Behold here is the agency of man, and here is the condemnation of man: Because, that which was from the beginning is plainly manifest unto them, and they receive not the light.
-Revelation to Joseph Smith, May 6, 1833 (Doctrine & Covenants 93:31)
“Agency” is a buzzword prominent in both of the worlds that I, and other Mormon historians, inhabit on a day-to-day basis. Within the world of Mormonism, the word signifies a central tenet of Latter-day Saint theology, one that receives regular and sustained attention from church leaders and in Sunday School curriculum. In the historical profession, meanwhile, “agency” has been labeled “the master trope of the New Social History”—signifying the collective efforts of social historians to rescue from the dustbins of history the lives and stories of marginalized figures, including especially African American and Indian slaves, women from all walks of life, and others who left behind few written records and lived otherwise unremarkable lives.
Historians of American slavery thus often speak of their task as “giv[ing] slaves back their agency,” as they uncover the ways in which the enslaved asserted their own humanity, resisting and rebelling against the restraints placed upon them by a society which relegated them to (at best) second-class status. Historians of women do much the same, delighting in discovering examples of females from the past who challenged the sexist cultural mores of society in various ways. Most of this research is solidly-researched, interpretively sophisticated, and at times inspiring. Yet these efforts to restore historical actors’ agency is also problematic, as historians have more recently noted.
Writing on the subject of slaves’ agency, Walter Johnson thus pointed out that historians’ assumed definitions of “agency” are often “saturated with the categories of nineteenth-century liberalism, a set of terms which were themselves worked out in self-conscious philosophical opposition to the condition of slavery. … The term ‘agency,'” he continued,
smuggles a notion of the universality of a liberal notion of selfhood, with its emphasis on independence and choice, right into the middle of a conversation about slavery against which that supposedly natural (at least for white men) condition was originally defined. By applying the jargon of self-determination and choice to the historical condition of civil objectification and choicelessness, historians have, not surprisingly, ended up in a mess.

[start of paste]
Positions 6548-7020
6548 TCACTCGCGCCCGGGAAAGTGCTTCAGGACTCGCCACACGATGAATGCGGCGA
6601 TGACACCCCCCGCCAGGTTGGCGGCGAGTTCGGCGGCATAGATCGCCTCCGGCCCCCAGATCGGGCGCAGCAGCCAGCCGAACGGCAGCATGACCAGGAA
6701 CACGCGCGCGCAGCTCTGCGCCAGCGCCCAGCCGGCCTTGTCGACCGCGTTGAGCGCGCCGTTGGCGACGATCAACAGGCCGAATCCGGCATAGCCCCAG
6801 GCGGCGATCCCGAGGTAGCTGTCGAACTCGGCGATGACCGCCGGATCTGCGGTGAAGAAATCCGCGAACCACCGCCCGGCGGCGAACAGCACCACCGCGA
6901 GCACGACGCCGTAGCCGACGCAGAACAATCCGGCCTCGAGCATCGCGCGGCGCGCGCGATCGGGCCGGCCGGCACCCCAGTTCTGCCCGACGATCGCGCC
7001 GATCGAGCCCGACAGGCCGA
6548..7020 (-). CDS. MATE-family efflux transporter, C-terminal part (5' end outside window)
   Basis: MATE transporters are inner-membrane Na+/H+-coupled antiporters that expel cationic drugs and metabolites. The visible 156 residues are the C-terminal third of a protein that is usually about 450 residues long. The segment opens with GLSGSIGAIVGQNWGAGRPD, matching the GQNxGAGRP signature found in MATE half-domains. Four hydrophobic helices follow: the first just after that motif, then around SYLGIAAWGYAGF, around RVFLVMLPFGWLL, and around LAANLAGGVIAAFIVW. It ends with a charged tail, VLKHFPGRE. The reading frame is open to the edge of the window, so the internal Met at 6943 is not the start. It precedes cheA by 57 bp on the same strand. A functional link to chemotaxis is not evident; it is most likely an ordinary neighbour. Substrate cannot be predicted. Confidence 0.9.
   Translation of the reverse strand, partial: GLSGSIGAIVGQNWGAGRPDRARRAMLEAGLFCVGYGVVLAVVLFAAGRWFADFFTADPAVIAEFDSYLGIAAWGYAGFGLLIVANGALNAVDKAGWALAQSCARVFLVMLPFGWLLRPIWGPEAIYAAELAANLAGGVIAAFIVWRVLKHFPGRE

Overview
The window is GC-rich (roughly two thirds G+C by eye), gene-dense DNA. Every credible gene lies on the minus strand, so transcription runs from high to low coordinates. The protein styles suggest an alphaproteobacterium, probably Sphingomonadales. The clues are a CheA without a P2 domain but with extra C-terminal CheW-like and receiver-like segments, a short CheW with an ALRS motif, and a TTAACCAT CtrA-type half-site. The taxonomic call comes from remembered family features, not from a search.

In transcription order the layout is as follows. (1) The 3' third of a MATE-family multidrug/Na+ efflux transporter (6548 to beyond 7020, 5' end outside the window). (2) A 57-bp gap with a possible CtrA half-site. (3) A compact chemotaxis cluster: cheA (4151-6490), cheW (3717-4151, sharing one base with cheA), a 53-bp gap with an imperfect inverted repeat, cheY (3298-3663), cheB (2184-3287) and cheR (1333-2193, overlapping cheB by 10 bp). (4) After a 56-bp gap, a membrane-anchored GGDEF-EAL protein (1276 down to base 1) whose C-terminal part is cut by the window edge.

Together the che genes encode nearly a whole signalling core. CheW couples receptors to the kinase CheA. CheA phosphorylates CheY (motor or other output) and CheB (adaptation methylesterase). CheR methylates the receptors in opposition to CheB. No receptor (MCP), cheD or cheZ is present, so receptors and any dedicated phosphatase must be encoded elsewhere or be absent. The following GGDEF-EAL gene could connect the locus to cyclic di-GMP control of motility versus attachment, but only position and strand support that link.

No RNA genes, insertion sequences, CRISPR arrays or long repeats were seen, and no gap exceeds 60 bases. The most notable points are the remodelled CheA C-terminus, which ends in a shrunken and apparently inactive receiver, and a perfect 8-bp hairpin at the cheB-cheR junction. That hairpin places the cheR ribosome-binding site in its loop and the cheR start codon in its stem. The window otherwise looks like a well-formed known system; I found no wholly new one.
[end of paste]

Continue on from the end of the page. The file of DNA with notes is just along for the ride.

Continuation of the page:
In order to “begin to sort this mess out,” Johnson proposed that historians “disentangle the categories of ‘humanity,’ ‘agency,’ and ‘resistance,'” and root their analyses instead in the day-to-day experience and understanding of the individuals and communities they study.
More recently, Phyllis Mack has argued that “liberal, secular thinkers” define agency in a manner that understands religion primarily “as a form of self-estrangement” and treats “the search for spiritual enlightenment as a secondary phenomenon.” In her provocative book on “gender and emotion in early Methodism,” Mack argues that we need to understand early Methodist men and women on their own terms and that in order to accomplish this, “we need a more complex definition of agency than the liberal model of individual autonomy used by most secular historians.” “Methodists and others,” she explains, “defined agency not as freedom to do what one wants but as the freedom to do what is right.” In short, for Methodists “‘agency’ implied obedience and ethical responsibility as well as the freedom to make choices and act upon them.” It also “implied self-negation as well as self-expression. The goal of the individual’s religious discipline was to shape her personal desires and narrow self-interest until they became identical with God’s desire, with absolute goodness. The sanctified Christian wants what God wants; she is God’s agent in the world.”
My sense is that many early Mormons inherited from their own religious upbringing and wandering a similar sense of “agency.” And my sense is that Latter-day Saint understandings of what “agency” means have changed repeatedly over the last 180+ years. And what I’d love to see is more attention paid to how Mormons have historically understood “agency,” how those changing historical definitions have influenced (or, perhaps a bit ironically, been influenced by) other developments in LDS thought and practice, and what that all means for Mormon theology and worship today. Any thoughts?
 Walter Johnson, “On Agency,” Journal of Social History 37:1 (Autumn 2003): 113.
 Johnson, “On Agency,” 114-16.
 Phyllis Mack, Heart Religion in the British Enlightenment: Gender and Emotion in Early Methodism (New York: Cambridge University Press, 2008), 9-10.